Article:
Sahin's sublime curler.

The intense pace continued for the rest of the half.  An offsides call on Gomez and a Piszczek block on Müller denied Bayern from equalizing.  Overall Dortmund imposed themselves and forced Bayern out of their comfort zone.  Schweinsteiger and Pranjic were having subdued performances but it was no doubt helped by Dortmund’s high energy pressing and their impressive marking of key players like Robben and Ribery.

Game settles in second half but narrative remains

Hummels rises above Schweinsteiger to put the game to bed.

Van Gaal rightfully replaced the out of form Badstuber with Breno and the match decreased in tempo but Dortmund remained very much in control and frustrated Bayern.  Dortmund seemed comfortable with allowing Bayern to advance towards their goal knowing they were able to match them defensively.   Bayern had nearly 90% of possession after halftime but were continuously denied by a well-drilled and organized Dortmund side waiting for the ideal time to break on the counter.  Van Gaal brought on Kroos for Gustavo in an attempt to have a better presence in the middle of the pitch as they were getting pushed back and outplayed.

Eventually Bayern’s frustration played right into Dortmund’s hands and Klopp’s side took advantage.  Grosskreutz and Götze won a corner from another counter attack from which former Bayern player Hummels scored to put the game to bed.  Bayern continued to go to Ribery and Robben but to no avail.   Dortmund thwarted everything Bayern threw at them and Klopp secured the win by putting on defensive midfielder Da Silva to close out the match.  All in all, Bayern lacked a plan against a highly motivated and energetic Dortmund team.  Few teams are able to match Bayern’s impressive offense so they tend to rely heavily on those outlets.  When they don’t work and key players are marked they have a difficult time adapting to the circumstances.

Dortmund neutralize Bayern threats and win midfield battle

Dortmund ruled the middle of the pitch.

After the match, a search mission was put together to try and locate Robben and Ribery.  That is how anonymous the pair was throughout the match relative to the impact they usually have in games.  Klopp instructed Schmelzer and Grosskreutz to double up on Robben and the Dutch winger rarely found the space he needed to cut inside like he usually does.  Robben lost the ball more than anyone else on the team (26) was kept out wide for most of the match.  On the other side, Ribery lost the ball 20 times and saw the ball less than he has in the previous couple of matches where he was always one of the more involved players on the pitch.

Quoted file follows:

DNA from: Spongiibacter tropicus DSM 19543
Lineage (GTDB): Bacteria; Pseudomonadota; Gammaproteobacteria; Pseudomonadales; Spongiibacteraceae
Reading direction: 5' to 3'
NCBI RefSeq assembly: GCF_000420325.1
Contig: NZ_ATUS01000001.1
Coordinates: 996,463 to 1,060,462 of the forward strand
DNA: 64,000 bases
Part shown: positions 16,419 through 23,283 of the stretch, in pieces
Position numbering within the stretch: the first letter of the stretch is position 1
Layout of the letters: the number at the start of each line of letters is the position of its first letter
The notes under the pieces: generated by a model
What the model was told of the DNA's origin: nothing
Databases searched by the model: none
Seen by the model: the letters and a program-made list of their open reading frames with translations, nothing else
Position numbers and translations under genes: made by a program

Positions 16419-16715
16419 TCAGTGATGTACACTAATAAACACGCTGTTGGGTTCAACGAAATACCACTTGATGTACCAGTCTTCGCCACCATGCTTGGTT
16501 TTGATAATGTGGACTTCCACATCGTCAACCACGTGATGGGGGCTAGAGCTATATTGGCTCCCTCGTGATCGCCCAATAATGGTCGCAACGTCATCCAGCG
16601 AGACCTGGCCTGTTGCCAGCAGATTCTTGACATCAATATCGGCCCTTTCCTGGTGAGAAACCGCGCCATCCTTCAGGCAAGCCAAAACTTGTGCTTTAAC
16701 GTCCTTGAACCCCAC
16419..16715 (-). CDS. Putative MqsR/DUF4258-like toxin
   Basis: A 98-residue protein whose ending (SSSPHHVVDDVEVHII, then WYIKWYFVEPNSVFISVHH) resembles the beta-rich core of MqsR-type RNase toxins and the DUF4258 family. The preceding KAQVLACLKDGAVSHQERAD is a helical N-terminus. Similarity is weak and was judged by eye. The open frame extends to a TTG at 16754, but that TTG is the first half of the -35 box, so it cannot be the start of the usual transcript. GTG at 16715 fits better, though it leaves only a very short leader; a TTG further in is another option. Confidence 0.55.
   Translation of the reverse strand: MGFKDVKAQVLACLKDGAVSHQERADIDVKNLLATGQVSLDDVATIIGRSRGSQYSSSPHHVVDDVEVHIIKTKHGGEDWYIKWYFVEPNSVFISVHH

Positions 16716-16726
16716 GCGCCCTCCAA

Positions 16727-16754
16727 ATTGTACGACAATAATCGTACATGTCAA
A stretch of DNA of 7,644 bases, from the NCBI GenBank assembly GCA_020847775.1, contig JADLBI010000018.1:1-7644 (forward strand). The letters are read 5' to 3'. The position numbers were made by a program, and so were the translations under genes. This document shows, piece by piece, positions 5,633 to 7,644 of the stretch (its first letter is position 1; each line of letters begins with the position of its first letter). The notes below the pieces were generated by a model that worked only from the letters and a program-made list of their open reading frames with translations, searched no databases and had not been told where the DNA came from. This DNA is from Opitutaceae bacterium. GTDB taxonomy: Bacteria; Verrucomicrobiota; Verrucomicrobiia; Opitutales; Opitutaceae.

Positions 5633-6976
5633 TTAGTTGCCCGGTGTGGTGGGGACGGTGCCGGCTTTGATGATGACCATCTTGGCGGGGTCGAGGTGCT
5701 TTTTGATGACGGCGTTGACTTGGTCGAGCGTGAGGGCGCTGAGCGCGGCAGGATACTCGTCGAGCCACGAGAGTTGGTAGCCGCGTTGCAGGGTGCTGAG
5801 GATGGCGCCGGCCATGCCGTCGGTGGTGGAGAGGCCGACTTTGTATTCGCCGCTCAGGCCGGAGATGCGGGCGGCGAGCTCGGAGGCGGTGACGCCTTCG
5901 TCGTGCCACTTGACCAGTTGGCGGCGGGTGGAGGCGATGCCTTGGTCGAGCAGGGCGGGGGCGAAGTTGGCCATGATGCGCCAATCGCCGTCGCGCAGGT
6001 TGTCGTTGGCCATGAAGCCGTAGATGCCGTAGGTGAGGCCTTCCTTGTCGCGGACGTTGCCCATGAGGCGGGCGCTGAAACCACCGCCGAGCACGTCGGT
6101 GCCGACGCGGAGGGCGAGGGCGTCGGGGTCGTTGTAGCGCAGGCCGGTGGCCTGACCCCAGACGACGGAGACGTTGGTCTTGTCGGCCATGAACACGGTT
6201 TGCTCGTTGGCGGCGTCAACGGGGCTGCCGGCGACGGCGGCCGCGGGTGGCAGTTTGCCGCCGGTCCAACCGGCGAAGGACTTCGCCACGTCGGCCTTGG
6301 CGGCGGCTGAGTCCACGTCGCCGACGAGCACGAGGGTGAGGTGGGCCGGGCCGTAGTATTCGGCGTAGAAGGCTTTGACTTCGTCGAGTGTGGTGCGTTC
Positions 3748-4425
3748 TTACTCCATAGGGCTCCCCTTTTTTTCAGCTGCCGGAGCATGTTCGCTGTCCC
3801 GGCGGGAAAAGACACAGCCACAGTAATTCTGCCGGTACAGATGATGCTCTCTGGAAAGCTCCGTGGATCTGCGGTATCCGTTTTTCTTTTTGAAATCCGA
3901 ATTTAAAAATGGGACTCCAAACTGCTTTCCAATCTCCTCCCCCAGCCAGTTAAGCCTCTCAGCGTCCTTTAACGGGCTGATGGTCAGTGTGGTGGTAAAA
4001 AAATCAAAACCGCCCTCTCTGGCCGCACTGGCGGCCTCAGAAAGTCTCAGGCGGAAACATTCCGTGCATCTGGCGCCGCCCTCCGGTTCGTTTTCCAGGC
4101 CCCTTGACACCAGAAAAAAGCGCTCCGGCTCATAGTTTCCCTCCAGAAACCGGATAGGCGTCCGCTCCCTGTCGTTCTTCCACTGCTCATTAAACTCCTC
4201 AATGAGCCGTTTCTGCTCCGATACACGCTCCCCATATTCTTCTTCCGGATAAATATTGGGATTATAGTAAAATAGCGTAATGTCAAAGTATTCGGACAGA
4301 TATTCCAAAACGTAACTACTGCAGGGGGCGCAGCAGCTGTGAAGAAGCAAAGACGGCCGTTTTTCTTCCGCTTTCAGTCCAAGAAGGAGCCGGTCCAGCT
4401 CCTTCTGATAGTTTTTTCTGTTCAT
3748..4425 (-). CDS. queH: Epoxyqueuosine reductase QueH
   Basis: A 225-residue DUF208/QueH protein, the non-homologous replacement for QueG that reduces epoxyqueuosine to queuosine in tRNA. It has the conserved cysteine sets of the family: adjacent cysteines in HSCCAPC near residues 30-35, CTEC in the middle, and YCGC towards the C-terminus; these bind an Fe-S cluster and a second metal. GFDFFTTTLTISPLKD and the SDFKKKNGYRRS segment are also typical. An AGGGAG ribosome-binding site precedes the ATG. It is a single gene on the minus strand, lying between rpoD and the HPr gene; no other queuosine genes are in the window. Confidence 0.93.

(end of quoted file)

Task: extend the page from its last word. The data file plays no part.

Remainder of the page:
Bayern had nearly 70% possession by the end of the match but found it very difficult to get going or penetrate Dortmund’s defense.  For all their possession, Bayern were also dispossessed way more than they are normally accustomed to.  Dormtund’s possession figures are skewed because of their direct style of play.  With every possession, the Dortmund players looked for the most direct path to goal and aimed to unhinge Bayern’s defense but the key to their impressive win was their dominance in central midfield.

Dortmund was content to let Bayern have most of the ball

They achieved this primarily by pressing high up the pitch and pinning Schweinsteiger and Pranjic back and not allowing them to distribute the ball and link the attack.  A look at the average positioning of both tea ms reveals just how deep Schweinsteiger and Pranijc were throughout the match.  Both normally join the attack but Bender and Sahin ensured that they would not get out of their own half.  Schweinsteiger lost the ball 24 times and had a season high 22 passes miss their target.